CROSS-REFERENCE TO RELATED APPLICATIONS
The present Utility patent application claims priority benefit of the U.S. provisional application for patent Ser. No. 61/964,193 filed 2013 Dec. 27 under 35 U.S.C. 119(e). The contents of this related provisional application are incorporated herein by reference for all purposes to the extent that such subject matter is not inconsistent herewith or limiting hereof.
RELATED CO-PENDING U.S. PATENT APPLICATIONS
FEDERALLY SPONSORED RESEARCH OR DEVELOPMENT
REFERENCE TO SEQUENCE LISTING, A TABLE, OR A COMPUTER LISTING APPENDIX
A portion of the disclosure of this patent document contains material that is subject to copyright protection. The copyright owner has no objection to the facsimile reproduction by anyone of the patent document or patent disclosure as it appears in the Patent and Trademark Office, patent file or records, but otherwise reserves all copyright rights whatsoever.
FIELD OF THE INVENTION
One or more embodiments of the invention generally relate to a jack-up drilling structure with a conical base. More particularly, the invention relates to a conical structure having a wide base and a narrow upper section having means for enhancing stability during floatation, transport, elevation, anchoring, and drilling, while multiple drilling related operations are performed simultaneously.
BACKGROUND OF THE INVENTION
The following background information may present examples of specific aspects of the prior art (e.g., without limitation, approaches, facts, or common wisdom) that, while expected to be helpful to further educate the reader as to additional aspects of the prior art, is not to be construed as limiting the present invention, or any embodiments thereof, to anything stated or implied therein or inferred thereupon.
It is known that a jack-up mobile drilling unit is a rig that can be jacked up above the sea using legs that can be lowered, much like jacks. These rigs are typically used in water depths up to 390 feet, although some designs can go to 560 feet depth. They are designed to move from place to place, and then anchor themselves by deploying the legs to the ocean bottom using a rack and pinion gear system on each leg. Of course these types of jack-up rigs cannot be used in ice infested waters, as the floating ice may get entangled in between the legs and jeopardize the stability of the rig.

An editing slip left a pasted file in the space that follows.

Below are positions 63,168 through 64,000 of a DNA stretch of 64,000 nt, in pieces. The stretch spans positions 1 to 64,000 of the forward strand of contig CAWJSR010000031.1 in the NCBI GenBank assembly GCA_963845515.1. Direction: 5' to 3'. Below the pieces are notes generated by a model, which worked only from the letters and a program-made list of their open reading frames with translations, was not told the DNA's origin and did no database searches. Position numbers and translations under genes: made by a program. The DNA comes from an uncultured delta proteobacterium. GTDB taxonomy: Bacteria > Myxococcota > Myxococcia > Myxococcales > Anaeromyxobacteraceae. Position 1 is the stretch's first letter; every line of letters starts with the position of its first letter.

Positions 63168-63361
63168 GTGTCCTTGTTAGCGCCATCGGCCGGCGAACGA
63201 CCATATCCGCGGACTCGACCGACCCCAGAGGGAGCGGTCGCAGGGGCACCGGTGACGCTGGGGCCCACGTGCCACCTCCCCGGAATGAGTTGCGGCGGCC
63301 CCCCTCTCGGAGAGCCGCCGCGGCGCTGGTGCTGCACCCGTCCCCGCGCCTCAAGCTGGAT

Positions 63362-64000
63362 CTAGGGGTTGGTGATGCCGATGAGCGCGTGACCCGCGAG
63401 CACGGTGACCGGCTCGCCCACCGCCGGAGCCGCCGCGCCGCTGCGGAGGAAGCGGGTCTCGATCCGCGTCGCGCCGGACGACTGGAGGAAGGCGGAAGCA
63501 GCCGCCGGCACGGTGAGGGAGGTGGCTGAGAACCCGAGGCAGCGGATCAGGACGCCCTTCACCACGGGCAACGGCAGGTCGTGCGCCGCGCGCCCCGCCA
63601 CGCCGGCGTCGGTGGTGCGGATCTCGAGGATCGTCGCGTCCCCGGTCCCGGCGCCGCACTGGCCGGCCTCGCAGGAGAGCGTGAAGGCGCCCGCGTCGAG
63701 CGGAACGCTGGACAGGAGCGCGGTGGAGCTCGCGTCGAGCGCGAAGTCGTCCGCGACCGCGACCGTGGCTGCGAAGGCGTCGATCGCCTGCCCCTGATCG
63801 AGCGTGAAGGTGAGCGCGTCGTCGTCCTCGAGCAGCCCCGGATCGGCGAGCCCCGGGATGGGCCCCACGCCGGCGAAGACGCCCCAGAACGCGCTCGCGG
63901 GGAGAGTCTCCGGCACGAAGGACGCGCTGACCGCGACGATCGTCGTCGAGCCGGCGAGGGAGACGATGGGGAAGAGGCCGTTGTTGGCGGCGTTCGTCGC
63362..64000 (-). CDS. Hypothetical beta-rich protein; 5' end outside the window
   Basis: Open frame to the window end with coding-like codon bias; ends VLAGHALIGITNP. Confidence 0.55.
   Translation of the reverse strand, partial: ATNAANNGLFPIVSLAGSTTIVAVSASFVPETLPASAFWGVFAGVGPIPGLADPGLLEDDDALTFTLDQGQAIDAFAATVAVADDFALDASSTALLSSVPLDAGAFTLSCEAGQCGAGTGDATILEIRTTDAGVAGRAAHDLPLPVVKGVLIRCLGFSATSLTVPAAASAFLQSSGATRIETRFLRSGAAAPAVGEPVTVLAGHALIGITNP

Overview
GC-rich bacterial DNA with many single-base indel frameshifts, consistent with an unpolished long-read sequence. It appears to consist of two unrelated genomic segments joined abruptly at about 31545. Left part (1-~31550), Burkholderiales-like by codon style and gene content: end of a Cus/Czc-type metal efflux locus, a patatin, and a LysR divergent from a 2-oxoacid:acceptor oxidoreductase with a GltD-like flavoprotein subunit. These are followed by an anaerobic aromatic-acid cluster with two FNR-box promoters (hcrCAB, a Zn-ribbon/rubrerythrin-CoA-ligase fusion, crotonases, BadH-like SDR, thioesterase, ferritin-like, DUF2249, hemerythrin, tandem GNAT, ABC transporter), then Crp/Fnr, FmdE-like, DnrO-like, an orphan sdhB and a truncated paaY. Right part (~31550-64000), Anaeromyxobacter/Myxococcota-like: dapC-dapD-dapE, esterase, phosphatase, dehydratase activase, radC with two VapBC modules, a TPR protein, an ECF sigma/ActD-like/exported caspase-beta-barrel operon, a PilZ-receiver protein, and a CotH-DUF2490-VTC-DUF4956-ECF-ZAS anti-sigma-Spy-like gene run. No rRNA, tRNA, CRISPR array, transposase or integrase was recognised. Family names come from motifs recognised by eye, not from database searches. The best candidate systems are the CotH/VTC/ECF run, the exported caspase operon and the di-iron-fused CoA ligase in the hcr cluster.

Structures with conical base are efficient in resisting lateral ice forces; however, examples of some specific conical structures in the prior art showed that these structures have serious stability problems during floatation and transit. Moreover, these structures could not cover a wide range of water depths.
In view of the foregoing, it is clear that these traditional techniques are not perfect and leave room for more optimal approaches.
BRIEF DESCRIPTION OF THE DRAWINGS
The present invention is illustrated by way of example, and not by way of limitation, in the figures of the accompanying drawings and in which like reference numerals refer to similar elements and in which:
FIG. 1 illustrates a detailed perspective view of an exemplary jack-up drilling structure with a conical base, during transit, in accordance with an embodiment of the present invention;
FIG. 2 illustrates a detailed cross-sectional view of an exemplary jack-up drilling structure with a conical base, during transit, in accordance with an embodiment of the present invention;
FIG. 3 illustrates a detailed cross-sectional view of an exemplary jack-up drilling structure with the exemplary conical base lowered to the sea floor, while the drilling rig and the conical superstructure jacked up to desired levels, in accordance with an embodiment of the present invention; and
FIG. 4 illustrates a detailed cross-sectional view of an exemplary jack-up drilling structure with a modified conical base, during transit, in accordance with an embodiment of the present invention.
Unless otherwise indicated illustrations in the figures are not necessarily drawn to scale.
DETAILED DESCRIPTION OF SOME EMBODIMENTS
The present invention is best understood by reference to the detailed figures and description set forth herein.